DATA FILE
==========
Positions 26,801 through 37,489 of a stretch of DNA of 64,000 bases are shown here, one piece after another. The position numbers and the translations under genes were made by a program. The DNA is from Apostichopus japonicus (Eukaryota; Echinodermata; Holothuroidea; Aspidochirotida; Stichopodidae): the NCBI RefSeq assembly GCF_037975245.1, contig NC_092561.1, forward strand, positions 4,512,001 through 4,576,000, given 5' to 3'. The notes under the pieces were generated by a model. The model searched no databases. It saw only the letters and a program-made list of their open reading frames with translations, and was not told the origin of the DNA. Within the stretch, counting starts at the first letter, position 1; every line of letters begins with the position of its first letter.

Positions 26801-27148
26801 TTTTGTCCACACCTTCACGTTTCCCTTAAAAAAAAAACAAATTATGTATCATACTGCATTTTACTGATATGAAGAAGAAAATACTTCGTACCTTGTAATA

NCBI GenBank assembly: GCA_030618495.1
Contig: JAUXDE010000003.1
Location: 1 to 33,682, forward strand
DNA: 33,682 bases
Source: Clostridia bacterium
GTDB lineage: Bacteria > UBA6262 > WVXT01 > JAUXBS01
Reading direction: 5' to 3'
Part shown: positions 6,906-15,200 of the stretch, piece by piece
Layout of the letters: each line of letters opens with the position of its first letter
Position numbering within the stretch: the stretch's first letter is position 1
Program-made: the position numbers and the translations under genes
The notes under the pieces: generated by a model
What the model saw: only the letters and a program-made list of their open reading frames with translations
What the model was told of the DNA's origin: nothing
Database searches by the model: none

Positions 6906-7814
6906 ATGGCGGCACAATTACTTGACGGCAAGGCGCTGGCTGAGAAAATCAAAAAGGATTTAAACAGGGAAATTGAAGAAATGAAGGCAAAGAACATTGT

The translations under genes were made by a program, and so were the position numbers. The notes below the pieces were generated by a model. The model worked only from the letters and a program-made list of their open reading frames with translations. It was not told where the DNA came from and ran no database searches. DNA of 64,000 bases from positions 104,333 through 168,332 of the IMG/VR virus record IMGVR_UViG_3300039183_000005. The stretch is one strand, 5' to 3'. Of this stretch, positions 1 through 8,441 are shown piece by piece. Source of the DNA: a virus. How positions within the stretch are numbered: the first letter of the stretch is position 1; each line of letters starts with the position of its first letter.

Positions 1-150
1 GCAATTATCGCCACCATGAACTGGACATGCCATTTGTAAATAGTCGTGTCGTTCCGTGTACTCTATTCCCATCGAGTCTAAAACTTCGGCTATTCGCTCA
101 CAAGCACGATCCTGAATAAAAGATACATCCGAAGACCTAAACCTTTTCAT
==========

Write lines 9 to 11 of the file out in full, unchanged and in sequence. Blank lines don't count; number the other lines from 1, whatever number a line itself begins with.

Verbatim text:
GTDB lineage: Bacteria > UBA6262 > WVXT01 > JAUXBS01
Reading direction: 5' to 3'
Part shown: positions 6,906-15,200 of the stretch, piece by piece